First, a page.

About the author
Veronica Hislop is a Master’s student in the Molecular Science program at Ryerson University. Currently, she is performing research on emulsifiers and how they affect the texture of fat-stabilized emulsions. She is also a career partner with FoodGrads and the host of the FoodGrads podcast. Veronica also has work experience in the food processing industry working both in Quality Assurance and product development. She is hoping to bring more awareness to the vast career opportunities possible in the sector.
One of the pieces of advice I seem to hear everywhere is “follow your passion.” On the surface, this is understandable advice. Following your passion means that you are led to success through enthusiasm and hard work. Overall, the underlying message is if you stay persistent, you will be happy and successful.
However, if you look below the advice’s surface, there isn’t much to it. First of all, it suggests that there is a dream job waiting for us. Do you think 30 years ago, people were dreaming of becoming social media managers? No, because the internet was still in its infancy, it wasn’t possible to have this dream. Not to mention people change throughout their lives and their dreams do too.
So why am I sharing this seemingly negative advice? Well, I think there is a better way to go about things that will make you happier while still pushing you forward in your career. My advice is to focus on developing your skill set rather than following your passion.
It’s’ my belief that developing skills will take you farther in life because skills you can take with you. Jobs you cannot take with you. Jobs come and go, but if you constantly work on your skill set, you will become adaptable. This is the key to a successful long-term career.
Why are transferable skills so important for your career in food?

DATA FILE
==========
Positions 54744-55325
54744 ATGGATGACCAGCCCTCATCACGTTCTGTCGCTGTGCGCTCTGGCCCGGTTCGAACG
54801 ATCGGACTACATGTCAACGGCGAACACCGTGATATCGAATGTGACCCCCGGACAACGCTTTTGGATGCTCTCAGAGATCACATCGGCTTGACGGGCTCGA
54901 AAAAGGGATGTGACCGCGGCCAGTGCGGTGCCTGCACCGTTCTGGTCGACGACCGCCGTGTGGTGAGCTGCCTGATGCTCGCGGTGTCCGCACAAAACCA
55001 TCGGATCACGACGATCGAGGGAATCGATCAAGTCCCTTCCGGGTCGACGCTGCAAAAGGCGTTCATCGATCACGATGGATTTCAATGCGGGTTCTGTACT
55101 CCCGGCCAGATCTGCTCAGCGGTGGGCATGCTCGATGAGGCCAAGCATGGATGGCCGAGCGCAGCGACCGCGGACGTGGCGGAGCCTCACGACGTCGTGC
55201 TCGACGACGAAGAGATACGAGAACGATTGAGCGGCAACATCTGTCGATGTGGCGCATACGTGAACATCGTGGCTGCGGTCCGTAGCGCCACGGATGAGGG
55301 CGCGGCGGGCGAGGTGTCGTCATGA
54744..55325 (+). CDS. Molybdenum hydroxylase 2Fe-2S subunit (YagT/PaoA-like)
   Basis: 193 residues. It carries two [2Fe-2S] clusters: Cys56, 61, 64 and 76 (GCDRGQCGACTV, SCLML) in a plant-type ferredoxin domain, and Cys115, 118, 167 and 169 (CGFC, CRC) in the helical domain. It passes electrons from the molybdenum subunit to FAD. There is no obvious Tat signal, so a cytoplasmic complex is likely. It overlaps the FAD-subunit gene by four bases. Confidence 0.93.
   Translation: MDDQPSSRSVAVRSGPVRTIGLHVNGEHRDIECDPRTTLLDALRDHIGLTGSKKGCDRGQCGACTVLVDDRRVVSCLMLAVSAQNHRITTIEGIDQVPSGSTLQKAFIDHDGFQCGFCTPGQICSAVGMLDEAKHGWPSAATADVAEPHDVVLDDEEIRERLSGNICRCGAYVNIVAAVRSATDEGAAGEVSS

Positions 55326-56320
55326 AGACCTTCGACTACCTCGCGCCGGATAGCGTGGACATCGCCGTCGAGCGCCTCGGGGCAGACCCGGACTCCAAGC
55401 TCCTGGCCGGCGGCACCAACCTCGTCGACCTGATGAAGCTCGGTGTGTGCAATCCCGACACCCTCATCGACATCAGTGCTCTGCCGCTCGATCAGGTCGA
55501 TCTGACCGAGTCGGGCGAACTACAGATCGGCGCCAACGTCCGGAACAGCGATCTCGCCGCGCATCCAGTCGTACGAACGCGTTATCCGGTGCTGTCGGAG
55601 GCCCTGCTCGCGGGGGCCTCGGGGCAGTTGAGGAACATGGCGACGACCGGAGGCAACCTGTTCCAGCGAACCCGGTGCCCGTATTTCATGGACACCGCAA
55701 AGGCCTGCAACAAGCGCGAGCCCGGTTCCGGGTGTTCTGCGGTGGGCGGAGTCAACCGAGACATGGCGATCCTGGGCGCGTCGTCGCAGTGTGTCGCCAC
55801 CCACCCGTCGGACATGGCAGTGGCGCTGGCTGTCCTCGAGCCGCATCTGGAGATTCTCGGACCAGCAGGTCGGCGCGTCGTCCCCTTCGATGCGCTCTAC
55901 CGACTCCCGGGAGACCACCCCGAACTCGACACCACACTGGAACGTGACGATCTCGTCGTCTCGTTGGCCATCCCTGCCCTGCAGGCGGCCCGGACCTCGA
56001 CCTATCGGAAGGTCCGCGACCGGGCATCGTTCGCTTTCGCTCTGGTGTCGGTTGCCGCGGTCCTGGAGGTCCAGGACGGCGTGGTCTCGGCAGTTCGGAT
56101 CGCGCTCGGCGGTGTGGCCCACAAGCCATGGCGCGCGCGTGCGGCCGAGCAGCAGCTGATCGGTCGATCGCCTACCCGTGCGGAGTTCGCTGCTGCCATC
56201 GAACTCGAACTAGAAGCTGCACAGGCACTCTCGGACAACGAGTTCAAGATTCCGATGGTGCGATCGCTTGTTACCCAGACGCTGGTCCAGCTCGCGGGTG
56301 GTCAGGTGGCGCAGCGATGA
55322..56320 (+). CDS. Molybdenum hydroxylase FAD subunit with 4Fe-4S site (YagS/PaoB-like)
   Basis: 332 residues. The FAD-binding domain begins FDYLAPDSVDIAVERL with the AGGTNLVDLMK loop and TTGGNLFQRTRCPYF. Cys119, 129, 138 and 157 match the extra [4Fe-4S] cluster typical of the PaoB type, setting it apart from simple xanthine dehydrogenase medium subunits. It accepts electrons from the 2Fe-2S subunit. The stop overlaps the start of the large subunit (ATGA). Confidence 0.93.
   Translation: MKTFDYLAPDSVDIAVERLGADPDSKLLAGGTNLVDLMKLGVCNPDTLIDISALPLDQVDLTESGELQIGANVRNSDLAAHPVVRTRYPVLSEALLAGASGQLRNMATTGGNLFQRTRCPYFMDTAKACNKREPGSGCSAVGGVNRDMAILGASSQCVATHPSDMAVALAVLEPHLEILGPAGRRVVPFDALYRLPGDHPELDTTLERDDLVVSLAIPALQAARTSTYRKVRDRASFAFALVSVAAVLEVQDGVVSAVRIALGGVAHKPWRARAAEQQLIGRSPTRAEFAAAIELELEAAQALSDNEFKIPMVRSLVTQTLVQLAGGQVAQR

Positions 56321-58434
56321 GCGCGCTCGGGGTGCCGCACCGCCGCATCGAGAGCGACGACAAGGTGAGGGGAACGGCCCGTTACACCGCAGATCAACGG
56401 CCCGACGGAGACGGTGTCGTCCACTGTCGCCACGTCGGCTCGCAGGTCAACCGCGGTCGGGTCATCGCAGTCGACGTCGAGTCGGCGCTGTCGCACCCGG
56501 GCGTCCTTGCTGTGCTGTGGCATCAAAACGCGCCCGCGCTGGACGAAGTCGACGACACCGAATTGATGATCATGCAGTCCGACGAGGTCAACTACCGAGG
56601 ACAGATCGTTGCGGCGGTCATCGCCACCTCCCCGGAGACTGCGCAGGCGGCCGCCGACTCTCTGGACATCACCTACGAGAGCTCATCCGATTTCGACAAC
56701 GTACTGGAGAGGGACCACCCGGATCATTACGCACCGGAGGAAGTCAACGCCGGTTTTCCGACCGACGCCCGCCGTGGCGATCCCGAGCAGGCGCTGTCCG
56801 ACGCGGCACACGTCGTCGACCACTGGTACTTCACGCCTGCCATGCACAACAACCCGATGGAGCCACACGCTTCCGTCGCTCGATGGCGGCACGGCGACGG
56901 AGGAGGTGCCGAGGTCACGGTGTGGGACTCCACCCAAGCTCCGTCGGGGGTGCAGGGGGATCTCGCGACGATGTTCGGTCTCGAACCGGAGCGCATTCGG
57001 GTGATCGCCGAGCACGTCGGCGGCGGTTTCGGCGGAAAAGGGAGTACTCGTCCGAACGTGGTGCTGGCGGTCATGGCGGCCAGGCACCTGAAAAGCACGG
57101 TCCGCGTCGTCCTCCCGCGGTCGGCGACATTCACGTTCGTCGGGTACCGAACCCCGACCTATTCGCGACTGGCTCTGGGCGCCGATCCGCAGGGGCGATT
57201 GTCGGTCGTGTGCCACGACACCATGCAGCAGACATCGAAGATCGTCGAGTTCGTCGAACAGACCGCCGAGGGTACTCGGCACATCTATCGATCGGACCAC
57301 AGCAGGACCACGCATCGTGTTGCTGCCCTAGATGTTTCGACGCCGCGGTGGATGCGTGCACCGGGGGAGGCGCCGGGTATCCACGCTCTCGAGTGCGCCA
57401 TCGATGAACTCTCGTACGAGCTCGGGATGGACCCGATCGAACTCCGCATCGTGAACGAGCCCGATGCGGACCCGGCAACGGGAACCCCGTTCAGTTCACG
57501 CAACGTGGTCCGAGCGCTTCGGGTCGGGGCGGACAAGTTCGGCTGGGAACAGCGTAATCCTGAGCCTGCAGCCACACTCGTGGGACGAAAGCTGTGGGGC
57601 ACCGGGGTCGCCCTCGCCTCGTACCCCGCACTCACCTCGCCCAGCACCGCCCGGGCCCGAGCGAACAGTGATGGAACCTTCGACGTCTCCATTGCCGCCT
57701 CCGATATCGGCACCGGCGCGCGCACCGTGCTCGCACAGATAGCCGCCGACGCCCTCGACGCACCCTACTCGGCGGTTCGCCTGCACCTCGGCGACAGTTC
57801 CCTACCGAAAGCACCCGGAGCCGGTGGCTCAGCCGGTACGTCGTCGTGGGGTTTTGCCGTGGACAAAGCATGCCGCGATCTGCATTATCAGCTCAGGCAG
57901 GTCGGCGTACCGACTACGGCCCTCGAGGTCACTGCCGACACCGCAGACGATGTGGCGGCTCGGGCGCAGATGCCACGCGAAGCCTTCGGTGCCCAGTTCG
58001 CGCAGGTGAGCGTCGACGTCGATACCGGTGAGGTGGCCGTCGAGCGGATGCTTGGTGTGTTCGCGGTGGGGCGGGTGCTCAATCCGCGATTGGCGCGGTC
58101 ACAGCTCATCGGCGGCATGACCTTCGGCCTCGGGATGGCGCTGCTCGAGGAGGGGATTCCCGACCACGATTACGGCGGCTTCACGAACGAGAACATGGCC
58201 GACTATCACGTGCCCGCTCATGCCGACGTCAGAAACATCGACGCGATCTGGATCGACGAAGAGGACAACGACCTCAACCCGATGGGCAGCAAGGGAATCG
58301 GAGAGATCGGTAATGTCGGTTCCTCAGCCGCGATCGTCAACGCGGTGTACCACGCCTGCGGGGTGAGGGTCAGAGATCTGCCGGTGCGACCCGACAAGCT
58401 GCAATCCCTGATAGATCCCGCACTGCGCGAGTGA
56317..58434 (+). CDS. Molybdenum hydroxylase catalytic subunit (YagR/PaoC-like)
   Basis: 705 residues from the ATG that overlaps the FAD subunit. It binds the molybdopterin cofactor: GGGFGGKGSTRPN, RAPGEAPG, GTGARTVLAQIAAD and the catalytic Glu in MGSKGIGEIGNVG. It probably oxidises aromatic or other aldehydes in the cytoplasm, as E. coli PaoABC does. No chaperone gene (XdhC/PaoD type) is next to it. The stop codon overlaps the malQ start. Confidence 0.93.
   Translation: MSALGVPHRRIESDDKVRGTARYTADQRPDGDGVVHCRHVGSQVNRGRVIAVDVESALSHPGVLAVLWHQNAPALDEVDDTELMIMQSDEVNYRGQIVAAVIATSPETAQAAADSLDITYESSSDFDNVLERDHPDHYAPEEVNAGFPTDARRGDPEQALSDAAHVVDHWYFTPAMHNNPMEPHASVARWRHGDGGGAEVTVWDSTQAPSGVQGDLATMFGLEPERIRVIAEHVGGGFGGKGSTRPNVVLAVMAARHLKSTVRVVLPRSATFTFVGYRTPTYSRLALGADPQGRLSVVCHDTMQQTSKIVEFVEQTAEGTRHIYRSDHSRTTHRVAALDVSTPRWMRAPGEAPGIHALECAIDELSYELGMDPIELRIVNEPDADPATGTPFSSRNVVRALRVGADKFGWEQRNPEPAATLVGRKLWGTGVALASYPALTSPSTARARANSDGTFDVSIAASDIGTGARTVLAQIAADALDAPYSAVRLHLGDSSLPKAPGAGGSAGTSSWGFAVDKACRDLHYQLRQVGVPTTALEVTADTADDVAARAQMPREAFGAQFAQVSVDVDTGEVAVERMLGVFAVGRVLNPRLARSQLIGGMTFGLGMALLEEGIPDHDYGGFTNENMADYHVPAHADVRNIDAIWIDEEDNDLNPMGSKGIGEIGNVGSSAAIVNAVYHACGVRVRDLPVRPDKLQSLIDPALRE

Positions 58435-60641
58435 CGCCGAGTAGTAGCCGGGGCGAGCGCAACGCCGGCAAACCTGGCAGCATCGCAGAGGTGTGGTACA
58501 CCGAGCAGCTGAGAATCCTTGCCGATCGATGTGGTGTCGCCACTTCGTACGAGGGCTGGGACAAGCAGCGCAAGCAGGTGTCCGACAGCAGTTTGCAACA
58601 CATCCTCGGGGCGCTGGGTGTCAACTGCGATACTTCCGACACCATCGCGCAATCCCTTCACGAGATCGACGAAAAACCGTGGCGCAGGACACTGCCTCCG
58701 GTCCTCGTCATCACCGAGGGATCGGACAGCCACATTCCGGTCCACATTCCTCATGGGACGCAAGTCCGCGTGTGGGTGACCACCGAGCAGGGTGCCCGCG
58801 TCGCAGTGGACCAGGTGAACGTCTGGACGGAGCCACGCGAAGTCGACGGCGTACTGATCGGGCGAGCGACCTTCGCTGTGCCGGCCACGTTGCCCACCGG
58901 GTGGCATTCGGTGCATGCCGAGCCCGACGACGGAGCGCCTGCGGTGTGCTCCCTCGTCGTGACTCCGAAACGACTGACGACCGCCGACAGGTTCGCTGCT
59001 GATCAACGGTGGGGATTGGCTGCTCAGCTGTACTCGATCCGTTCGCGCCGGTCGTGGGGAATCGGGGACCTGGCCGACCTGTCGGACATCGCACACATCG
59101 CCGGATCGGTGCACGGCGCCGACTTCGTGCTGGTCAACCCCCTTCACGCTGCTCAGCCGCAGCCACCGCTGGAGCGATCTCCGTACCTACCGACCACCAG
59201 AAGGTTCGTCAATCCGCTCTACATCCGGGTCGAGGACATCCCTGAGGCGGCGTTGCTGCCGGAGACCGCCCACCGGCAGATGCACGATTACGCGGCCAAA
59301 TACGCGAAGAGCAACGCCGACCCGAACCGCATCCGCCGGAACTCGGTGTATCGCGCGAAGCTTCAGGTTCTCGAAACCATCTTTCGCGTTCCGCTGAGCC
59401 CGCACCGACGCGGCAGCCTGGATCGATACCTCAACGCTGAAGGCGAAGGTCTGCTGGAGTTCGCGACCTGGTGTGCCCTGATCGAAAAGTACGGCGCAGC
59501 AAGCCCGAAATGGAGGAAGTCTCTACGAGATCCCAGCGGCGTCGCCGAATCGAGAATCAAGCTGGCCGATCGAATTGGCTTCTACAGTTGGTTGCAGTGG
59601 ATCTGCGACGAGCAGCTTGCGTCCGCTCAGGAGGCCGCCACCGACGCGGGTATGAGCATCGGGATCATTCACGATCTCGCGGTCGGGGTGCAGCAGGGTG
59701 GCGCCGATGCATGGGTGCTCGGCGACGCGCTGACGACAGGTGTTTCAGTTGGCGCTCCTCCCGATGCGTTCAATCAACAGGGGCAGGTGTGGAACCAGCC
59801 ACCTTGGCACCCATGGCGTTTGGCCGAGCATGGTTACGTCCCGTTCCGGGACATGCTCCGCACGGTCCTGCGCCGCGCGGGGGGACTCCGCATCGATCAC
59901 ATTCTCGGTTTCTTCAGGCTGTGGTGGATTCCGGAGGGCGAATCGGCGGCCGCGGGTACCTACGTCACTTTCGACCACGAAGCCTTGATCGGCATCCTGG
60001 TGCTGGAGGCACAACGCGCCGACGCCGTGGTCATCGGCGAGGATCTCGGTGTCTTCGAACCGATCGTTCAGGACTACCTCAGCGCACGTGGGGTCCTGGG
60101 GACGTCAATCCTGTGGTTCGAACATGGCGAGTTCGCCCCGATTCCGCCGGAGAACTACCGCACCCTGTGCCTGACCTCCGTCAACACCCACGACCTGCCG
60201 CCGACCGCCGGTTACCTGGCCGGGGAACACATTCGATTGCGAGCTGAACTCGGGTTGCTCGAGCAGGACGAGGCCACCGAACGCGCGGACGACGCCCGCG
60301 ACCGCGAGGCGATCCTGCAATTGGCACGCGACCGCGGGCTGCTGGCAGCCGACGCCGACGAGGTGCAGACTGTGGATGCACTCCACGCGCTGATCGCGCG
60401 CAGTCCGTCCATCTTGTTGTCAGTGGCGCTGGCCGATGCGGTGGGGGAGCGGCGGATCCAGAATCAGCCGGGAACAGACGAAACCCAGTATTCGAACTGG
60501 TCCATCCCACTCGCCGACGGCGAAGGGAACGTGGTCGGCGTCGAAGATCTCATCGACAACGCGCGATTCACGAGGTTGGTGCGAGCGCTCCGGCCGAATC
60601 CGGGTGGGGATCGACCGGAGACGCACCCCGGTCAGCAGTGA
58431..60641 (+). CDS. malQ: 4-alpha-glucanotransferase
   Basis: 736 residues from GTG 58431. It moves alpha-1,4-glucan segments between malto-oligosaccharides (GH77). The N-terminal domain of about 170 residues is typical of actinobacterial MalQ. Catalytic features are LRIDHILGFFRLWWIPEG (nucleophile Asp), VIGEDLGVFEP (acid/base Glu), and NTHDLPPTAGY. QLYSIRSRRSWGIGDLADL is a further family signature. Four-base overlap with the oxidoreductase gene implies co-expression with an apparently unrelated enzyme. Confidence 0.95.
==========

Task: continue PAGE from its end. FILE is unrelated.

Transferable skills are those that can be applied from one job to another. There are two types of skills: soft skills and hard skills. Soft skills enable you to fit in at a workplace and are considered personality traits. Soft skills include active listening, clear communication, conflict resolution and problem-solving.
Restaurant and food service jobs are a great place to pick up these transferable skills. There are many of these positions open even after the wake of COVID-19 pandemic. So, if you have the chance to pick up these jobs, you should. Any experience you can add to your resume is valuable, especially if you are just starting out your career.
For example, working in a restaurant allows you to work in a team environment where the success of a shift is dependent on how well you communicate with the staff and customers. Working at the front of the house allows you to sharpen your customer service skills by directing customers, taking their orders, and resolving problems. In the back of the house, you learn to work as a team creating orders and working in unison. You are essentially developing transferable skills, which employers look for. Being able to effectively communicate is essential to the success of any career.
Alternatively, there are hard skills. Hard skills are job-specific abilities or knowledge learned through education, hands-on experience or training. An example of this kind of skill is Lean Six Sigma.
Lean Six Sigma is a continuous improvement approach that is used to: